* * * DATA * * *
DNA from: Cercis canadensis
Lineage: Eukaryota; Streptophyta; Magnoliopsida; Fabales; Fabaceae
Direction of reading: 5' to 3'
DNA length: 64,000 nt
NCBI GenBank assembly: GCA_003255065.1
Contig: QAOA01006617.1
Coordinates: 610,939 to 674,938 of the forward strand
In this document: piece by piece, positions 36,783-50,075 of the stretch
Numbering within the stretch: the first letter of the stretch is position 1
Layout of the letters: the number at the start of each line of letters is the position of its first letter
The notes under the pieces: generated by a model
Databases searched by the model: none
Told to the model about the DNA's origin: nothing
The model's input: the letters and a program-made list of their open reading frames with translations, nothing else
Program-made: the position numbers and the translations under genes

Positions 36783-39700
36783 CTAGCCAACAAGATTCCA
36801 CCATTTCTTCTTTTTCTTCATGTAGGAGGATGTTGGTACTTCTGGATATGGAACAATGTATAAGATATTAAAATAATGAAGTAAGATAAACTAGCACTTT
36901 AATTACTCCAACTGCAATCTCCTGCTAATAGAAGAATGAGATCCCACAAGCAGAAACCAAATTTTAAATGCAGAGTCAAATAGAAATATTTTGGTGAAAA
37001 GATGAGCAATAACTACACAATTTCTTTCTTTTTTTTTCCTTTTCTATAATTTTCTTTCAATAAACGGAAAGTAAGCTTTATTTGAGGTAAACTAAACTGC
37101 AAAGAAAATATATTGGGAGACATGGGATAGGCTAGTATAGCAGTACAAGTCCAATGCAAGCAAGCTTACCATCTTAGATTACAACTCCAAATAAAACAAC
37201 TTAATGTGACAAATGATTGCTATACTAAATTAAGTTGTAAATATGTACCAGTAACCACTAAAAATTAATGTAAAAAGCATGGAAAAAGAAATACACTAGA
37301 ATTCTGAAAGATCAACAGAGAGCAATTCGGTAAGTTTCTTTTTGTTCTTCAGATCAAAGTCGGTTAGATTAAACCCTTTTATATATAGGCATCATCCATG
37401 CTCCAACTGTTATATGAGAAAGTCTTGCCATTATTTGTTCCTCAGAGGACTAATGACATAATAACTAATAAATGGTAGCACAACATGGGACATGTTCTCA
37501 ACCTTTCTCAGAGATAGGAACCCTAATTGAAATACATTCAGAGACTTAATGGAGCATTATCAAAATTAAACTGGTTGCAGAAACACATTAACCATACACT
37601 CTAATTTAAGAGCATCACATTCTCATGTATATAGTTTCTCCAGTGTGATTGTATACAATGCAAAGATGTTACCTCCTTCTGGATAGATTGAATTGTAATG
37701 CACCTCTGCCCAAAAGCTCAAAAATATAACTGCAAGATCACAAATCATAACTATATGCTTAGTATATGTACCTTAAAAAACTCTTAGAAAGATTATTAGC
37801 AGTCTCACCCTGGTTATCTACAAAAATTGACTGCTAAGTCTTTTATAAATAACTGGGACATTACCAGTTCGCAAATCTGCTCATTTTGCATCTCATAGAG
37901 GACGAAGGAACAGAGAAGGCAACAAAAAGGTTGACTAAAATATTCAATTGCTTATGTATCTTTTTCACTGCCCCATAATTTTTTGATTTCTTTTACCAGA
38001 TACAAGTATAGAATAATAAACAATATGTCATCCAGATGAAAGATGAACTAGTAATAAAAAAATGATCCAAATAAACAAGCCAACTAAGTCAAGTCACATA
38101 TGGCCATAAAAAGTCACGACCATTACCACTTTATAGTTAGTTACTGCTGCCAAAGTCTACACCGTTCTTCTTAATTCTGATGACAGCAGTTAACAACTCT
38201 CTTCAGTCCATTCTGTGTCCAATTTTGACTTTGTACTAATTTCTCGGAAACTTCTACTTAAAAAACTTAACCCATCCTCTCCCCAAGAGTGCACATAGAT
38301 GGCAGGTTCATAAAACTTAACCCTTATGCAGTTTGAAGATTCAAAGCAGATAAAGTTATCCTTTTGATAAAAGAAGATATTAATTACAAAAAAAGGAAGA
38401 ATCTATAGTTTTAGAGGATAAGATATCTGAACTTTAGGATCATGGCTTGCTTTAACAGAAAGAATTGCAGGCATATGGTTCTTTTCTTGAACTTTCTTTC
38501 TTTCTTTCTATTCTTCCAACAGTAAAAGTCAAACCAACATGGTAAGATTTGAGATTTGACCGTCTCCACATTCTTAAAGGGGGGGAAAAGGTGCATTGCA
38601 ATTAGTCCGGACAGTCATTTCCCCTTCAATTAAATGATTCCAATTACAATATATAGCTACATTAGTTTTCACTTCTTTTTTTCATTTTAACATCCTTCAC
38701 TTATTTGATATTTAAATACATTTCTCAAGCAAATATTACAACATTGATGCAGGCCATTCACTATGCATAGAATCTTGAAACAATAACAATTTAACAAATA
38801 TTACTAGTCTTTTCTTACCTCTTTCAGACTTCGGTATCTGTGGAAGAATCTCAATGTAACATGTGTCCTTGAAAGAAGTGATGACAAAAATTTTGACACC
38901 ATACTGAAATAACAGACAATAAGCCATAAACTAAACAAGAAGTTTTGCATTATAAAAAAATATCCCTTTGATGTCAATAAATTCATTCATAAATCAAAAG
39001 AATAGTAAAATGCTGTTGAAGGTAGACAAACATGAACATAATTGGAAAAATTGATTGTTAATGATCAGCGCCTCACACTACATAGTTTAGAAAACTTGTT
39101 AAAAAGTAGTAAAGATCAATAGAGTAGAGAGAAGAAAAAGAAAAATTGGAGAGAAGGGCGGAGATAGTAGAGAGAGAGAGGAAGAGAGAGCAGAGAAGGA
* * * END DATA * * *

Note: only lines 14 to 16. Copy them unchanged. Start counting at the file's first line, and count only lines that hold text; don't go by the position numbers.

The model's input: the letters and a program-made list of their open reading frames with translations, nothing else
Program-made: the position numbers and the translations under genes

Positions 36783-39700